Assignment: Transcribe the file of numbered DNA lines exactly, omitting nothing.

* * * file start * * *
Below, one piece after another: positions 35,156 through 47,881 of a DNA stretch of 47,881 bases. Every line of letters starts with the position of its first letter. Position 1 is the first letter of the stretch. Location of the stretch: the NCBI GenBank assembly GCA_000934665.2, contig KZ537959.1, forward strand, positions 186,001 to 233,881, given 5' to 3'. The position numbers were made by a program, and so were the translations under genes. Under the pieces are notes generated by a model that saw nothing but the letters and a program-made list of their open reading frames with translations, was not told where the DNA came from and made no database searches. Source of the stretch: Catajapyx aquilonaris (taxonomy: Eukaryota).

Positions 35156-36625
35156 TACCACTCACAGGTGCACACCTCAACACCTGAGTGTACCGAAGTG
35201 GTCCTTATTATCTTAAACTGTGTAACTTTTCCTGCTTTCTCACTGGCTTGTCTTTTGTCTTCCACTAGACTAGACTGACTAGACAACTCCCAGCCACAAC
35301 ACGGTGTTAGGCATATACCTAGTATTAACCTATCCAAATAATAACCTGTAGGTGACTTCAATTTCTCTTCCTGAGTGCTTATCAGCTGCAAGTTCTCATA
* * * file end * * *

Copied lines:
Below, one piece after another: positions 35,156 through 47,881 of a DNA stretch of 47,881 bases. Every line of letters starts with the position of its first letter. Position 1 is the first letter of the stretch. Location of the stretch: the NCBI GenBank assembly GCA_000934665.2, contig KZ537959.1, forward strand, positions 186,001 to 233,881, given 5' to 3'. The position numbers were made by a program, and so were the translations under genes. Under the pieces are notes generated by a model that saw nothing but the letters and a program-made list of their open reading frames with translations, was not told where the DNA came from and made no database searches. Source of the stretch: Catajapyx aquilonaris (taxonomy: Eukaryota).

Positions 35156-36625
35156 TACCACTCACAGGTGCACACCTCAACACCTGAGTGTACCGAAGTG
35201 GTCCTTATTATCTTAAACTGTGTAACTTTTCCTGCTTTCTCACTGGCTTGTCTTTTGTCTTCCACTAGACTAGACTGACTAGACAACTCCCAGCCACAAC
35301 ACGGTGTTAGGCATATACCTAGTATTAACCTATCCAAATAATAACCTGTAGGTGACTTCAATTTCTCTTCCTGAGTGCTTATCAGCTGCAAGTTCTCATA